The aging process is complex, and chronologic age is a poor descriptor of the true physiologic age of an older patient. The GA is the gold standard tool for identification of age-related concerns that can predict survival and treatment tolerance. However, due to limited time and personnel, GA is not routinely used in most practices. Identification of an objective biomarker that can accurately determine the patient’s true physiologic age could become a useful tool to help personalize therapy for older adults with cancer. Several biomarkers of aging have been studied in recent years, including inflammatory markers (eg, IL-6, C-reactive protein, tumor necrosis factor-α, D-dimer), markers of cellular senescence (eg, P16INK4A), and sarcopenia. These biomarkers demonstrated correlation with frailty, functional decline, and survival.9 However, a clear clinical role for these markers or combination of them has not been defined. Aging clocks (ie, epigenetic clocks and proteomic clocks) have also been evaluated, mostly in epidemiologic studies showing correlation with risk of cancer development.9,10 Better understanding of these biomarkers and their ability to predict for treatment tolerance, chronic toxicities, functional decline, and overall survival would allow us to use them as clinical tools to personalize cancer treatment for older adults, maximizing efficacy while reducing deleterious effects.

Similarly, devices such as electronic fitness trackers have the potential to provide objective information regarding the functional status of an older adult and assist in treatment planning.11 These devices can also assist in monitoring and continuously evaluating patients during therapy, allowing for treatment adjustments, and even providing a personalized exercise prescription. The opportunity to have a thorough evaluation of patients outside their routine clinical visit can significantly increase the provider’s ability to understand the patient’s fitness and to provide enhanced support. Such intervention can result in significant improvement of outcomes for patients across the continuum of cancer care from active therapy to survivorship.

Rosko et al2 should be congratulated on moving the needle forward in geriatric oncology research from assessment to interventions and from subjective measures to objective biomarkers of aging. The positive outcomes seen with the use of this exercise intervention should be further studied in larger cohorts and in various cancers and treatment settings. In addition, studies evaluating the predictive and prognostic ability of novel biomarkers such as aging clocks are needed to determine whether these tools can be used clinically as quick and reliable objective assessments. As we continue to improve our evidence-based management of older adults with cancer, focusing our efforts in these two areas will result in further improvement in the care of this vulnerable patient population.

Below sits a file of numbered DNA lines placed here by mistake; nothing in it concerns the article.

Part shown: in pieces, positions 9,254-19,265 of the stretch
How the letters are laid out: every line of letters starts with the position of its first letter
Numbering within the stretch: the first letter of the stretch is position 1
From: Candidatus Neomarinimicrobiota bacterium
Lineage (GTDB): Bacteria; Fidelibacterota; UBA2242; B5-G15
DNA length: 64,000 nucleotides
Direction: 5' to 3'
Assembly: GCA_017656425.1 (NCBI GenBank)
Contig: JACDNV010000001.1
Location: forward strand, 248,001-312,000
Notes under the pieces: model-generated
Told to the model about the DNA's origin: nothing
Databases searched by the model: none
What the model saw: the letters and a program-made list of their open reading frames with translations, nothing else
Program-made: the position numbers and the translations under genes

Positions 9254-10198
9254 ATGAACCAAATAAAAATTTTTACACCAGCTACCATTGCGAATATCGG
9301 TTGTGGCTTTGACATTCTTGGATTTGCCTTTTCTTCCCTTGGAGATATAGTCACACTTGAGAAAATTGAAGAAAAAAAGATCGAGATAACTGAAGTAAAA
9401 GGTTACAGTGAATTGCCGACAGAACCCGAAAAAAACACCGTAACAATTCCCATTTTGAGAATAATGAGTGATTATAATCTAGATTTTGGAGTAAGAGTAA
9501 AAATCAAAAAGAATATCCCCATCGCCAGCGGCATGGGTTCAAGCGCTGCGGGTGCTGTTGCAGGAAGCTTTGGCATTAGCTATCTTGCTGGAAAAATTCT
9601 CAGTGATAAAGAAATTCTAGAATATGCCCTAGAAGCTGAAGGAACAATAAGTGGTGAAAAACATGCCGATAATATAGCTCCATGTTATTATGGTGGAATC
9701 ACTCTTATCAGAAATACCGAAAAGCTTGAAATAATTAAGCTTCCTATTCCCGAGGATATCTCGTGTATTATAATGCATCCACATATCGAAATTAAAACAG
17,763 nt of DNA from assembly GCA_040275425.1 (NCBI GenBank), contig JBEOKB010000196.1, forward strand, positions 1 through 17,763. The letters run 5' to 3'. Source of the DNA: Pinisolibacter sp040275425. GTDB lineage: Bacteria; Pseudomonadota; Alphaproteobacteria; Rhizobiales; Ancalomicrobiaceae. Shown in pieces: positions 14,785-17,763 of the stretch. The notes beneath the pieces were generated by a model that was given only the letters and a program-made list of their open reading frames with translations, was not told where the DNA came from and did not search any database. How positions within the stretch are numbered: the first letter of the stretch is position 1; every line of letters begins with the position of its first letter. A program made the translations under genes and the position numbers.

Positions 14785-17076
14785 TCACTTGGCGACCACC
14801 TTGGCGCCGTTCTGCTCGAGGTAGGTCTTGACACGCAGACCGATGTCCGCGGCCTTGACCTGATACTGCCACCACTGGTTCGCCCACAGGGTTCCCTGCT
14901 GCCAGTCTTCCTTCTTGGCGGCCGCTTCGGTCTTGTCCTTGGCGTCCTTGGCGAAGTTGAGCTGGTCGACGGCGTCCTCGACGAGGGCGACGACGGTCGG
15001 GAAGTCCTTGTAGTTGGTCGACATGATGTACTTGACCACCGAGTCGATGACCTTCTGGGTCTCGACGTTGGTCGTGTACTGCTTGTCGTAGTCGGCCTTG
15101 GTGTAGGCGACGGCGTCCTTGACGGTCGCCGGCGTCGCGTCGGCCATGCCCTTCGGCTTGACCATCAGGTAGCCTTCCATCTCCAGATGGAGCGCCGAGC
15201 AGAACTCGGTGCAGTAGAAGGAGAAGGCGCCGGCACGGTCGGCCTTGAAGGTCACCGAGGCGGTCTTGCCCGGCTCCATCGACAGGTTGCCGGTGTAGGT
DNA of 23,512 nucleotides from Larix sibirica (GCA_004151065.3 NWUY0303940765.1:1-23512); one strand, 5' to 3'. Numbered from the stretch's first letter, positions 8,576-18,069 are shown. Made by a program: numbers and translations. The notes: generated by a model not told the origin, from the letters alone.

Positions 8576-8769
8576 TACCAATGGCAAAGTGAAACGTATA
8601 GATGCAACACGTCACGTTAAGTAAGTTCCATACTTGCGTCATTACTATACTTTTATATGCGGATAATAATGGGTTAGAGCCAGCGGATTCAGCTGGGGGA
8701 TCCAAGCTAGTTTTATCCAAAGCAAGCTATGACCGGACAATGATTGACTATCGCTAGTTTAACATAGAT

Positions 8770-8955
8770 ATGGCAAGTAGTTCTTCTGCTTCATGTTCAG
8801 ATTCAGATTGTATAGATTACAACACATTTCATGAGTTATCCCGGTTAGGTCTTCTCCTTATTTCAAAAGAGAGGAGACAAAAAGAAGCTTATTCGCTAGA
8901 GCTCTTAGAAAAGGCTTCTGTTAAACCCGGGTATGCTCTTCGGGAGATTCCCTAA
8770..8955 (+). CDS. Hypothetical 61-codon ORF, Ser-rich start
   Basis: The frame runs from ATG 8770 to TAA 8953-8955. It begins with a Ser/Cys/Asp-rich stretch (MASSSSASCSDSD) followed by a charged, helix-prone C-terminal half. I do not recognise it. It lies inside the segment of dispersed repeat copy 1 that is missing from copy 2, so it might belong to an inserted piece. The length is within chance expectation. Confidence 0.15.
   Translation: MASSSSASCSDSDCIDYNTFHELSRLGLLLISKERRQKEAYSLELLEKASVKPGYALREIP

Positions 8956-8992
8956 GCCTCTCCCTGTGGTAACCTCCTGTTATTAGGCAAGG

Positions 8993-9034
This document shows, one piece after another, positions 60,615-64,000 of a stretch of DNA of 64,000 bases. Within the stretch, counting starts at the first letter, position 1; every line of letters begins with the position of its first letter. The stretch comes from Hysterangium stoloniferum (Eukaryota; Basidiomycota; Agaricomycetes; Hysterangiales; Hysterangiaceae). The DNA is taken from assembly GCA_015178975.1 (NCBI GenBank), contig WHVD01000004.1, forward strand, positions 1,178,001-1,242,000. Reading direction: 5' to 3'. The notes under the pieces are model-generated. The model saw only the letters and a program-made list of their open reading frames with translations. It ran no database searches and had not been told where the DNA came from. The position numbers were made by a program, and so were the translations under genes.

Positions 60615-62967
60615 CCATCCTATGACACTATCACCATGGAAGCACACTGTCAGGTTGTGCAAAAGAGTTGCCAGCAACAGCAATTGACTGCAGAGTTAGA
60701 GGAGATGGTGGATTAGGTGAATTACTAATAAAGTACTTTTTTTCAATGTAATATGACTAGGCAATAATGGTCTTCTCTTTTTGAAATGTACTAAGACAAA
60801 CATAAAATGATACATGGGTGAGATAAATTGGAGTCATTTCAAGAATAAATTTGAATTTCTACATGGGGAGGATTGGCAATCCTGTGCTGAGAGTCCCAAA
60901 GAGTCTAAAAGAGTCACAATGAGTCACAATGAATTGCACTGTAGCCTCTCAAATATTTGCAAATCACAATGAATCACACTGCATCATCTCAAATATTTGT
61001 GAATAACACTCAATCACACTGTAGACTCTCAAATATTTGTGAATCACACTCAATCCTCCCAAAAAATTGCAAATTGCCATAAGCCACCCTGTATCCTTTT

References

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    DuMontier C, Sedrak MS, Kheng Soo W, et al. Arti Hurria and the progress in integrating the geriatric assessment into oncology: Young International Society of Geriatric Oncology review paper. J Geriatr Oncol 2020;11:203211.

    • Crossref
    • Search Google Scholar
    • Export Citation
  • 2.

    Rosko AE, Wall S, Baiocchi R, et al. Aging phenotypes and restoring functional deficits in older adults with hematologic malignancy. J Natl Compr Canc Netw 2021;19:XXXXXX.

    • Crossref
    • Search Google Scholar
    • Export Citation
  • 3.

    Nightingale G, Battisti NML, Loh KP, et al. Perspectives on functional status in older adults with cancer: an interprofessional report from the International Society of Geriatric Oncology (SIOG) nursing and allied health interest group and young SIOG. J Geriatr Oncol 2021;12:658665.

    • Crossref
    • Search Google Scholar
    • Export Citation
  • 4.

    VanderWalde N, Jagsi R, Dotan E, et al. NCCN Guidelines Insights: Older Adult Oncology, Version 2.2016. J Natl Compr Canc Netw 2016;14: 13571370.

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  • 6.

    Thomas S, Mackintosh S, Halbert J. Does the 'Otago exercise programme' reduce mortality and falls in older adults? A systematic review and meta-analysis. Age Ageing 2010;39:681687.

    • Crossref
    • PubMed
    • Search Google Scholar
    • Export Citation
  • 7.

    Chiu HL, Yeh TT, Lo YT, et al. The effects of the Otago Exercise Programme on actual and perceived balance in older adults: a meta-analysis. PLoS One 2021;16:e0255780.

    • Crossref
    • PubMed
    • Search Google Scholar
    • Export Citation
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    Kleckner IR, Dunne RF, Asare M, et al. Exercise for toxicity management in cancer—a narrative review. Oncol Hematol Rev 2018;14:2837.